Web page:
One winter with the Tektro Lyra
I built a new winter-commute bike and used it now one season.
For the front I used a Mavic Speed City with Tektro Lyra disk brake;
here is the report.
I used this brake with Shimano Ultegra levers and ordered it with an
in-line Travel Agent. When it all arrived and I began fiddling with it,
measuring the throws and experimenting, I decided I didn't want the
Travel Agent. I read the docs that came with the thing a second time
and experimented a little more and went ahead and built it without it.
I had no trouble mounting the brake. I just experimented with the mounting
hardware trying to get the center of the pads aligned over the quite narrow
disk surface. The Lyra does not have much width to the disk, I think getting the
center of the pads a little too far inboard would cause unacceptable pulsation.
The disk itself was perfectly true as far as I could measure with a straightedge.
I had no trouble getting the mounting to line up. Lever release definitely caused
daylight between the disk and pads, no problem there.
So how was it for the first winter? The braking power of this thing is adequate but
not impressive. I would say it is a little less powerful than a caliper, that is, with my
setup, I have to squeeze maybe 1/4 harder than I would on my summer bike with
the same levers and a caliper. There is no pulsation. One thing is, for some reason,
after say half an hour of riding in the winter saltbrine the next stop I get an almighty
howl from the brake for the first second or so. It seems to be the salt; once it's clean
it's fine. The action is predictable, pleasant, and easy to modulate. The disk has not
shown an iota of rust in spite of the witches brew the highway department uses around
Basically, the thing is a success. I am quite sure I did the right thing in omitting the
Travel Agent as the 2:1 step-up would double the hand pressure, and as noted, it
requires somewhat more than a caliper already. The manual calls for "a lever capable
of 24 mm of travel", well, that's more than a standard road setup gets you, but at least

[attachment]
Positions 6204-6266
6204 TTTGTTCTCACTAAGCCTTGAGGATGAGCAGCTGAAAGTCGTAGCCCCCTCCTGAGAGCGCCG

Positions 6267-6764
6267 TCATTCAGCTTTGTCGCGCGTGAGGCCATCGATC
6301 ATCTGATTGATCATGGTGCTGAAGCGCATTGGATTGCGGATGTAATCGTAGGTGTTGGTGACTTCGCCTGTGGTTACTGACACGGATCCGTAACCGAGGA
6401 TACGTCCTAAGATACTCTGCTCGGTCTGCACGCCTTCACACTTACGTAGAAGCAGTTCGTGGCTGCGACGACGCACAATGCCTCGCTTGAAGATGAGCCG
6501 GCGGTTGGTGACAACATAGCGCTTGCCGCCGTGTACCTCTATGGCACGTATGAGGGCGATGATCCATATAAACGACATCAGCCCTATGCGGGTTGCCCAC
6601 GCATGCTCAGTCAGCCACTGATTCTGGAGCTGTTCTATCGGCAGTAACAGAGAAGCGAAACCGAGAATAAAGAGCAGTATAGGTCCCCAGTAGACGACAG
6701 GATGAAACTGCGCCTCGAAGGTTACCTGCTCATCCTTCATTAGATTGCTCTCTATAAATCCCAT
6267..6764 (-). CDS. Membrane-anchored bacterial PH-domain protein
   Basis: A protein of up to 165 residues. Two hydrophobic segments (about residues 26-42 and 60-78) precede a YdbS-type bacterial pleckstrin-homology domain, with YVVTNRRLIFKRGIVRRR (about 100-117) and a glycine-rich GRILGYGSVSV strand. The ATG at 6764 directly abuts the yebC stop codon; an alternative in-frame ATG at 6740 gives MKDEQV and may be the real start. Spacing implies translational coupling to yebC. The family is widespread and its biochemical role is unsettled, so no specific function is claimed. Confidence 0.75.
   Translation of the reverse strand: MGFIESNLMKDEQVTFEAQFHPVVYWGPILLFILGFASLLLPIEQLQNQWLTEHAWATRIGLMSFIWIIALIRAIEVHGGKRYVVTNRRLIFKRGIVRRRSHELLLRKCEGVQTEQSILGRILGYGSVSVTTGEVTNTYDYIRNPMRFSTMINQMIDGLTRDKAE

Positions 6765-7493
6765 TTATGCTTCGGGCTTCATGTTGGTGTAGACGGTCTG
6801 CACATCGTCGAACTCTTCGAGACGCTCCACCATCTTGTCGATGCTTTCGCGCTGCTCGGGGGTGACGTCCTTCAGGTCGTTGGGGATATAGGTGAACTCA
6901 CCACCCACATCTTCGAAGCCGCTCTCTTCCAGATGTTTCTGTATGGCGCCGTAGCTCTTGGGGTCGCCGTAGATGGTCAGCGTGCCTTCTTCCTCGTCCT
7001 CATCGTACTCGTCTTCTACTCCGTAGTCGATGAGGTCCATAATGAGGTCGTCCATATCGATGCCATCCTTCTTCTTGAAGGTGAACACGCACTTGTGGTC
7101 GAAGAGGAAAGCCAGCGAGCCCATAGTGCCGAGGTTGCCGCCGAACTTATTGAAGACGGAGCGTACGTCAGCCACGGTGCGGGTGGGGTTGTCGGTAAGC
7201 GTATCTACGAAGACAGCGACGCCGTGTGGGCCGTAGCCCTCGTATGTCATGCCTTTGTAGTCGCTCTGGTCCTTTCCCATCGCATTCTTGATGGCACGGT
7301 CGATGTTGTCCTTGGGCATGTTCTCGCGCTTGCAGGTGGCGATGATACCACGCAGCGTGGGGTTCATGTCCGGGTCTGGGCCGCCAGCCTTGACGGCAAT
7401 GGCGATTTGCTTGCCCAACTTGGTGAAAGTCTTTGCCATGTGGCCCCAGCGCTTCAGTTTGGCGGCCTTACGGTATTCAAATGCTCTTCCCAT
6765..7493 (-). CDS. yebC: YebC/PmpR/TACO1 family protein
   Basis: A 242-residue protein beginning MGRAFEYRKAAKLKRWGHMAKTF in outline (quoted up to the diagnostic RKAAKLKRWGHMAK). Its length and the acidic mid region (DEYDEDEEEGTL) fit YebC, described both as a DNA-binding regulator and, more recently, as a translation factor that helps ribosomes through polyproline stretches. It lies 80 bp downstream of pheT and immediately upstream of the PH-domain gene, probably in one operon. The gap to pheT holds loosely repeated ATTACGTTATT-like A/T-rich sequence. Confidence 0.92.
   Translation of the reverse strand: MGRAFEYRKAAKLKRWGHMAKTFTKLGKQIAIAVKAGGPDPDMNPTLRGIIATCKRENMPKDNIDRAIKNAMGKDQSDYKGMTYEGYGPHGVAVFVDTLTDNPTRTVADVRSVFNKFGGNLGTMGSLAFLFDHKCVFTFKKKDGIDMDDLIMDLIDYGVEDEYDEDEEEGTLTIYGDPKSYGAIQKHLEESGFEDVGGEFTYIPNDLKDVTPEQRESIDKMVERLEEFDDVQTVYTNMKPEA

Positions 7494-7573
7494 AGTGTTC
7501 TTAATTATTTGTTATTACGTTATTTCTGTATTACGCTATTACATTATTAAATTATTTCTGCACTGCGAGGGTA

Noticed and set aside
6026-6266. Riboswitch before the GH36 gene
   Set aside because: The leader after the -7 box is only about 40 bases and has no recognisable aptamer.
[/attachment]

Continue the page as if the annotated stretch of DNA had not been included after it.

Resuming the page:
in my case, I really don't need it. My setup would not be tolerant of excessive slop in the
system, but that has not been a problem; the travel available is more than enough to get
the pads clear of the disk. When I squeeze, the lever pretty much stops in about half
the travel available. I have had one emergency stop (left turning car). The rig howled to
a stop no problem with plenty of travel left. One other thing: if you look at the mechanism,
I don't see how it could use 24mm of travel at the business end. I guess the admonition in
the manual assumes some of the travel will get eaten up stretching cables and compressing
housings, and the rest is for the lawyers.
I am using the Lyra only on the front with 80 cm of wire. I use a caliper on the rear, and I
dont know if I could get away with the same trick there if I installed a Lyra there, since it
would take 140 cm of wire and there would be more spring and slop in the system. As it is
though, the front disk and rear caliper brakes seem harmonious.
When I mounted the brake, I exchanged all the bolts they sent me for stainless steel, this
is after all, a winter bike. The brake feels basically, good. The worse part is that first honk
if I pull a hard stop on a dirty day, but then back in January when the car cut me off, it was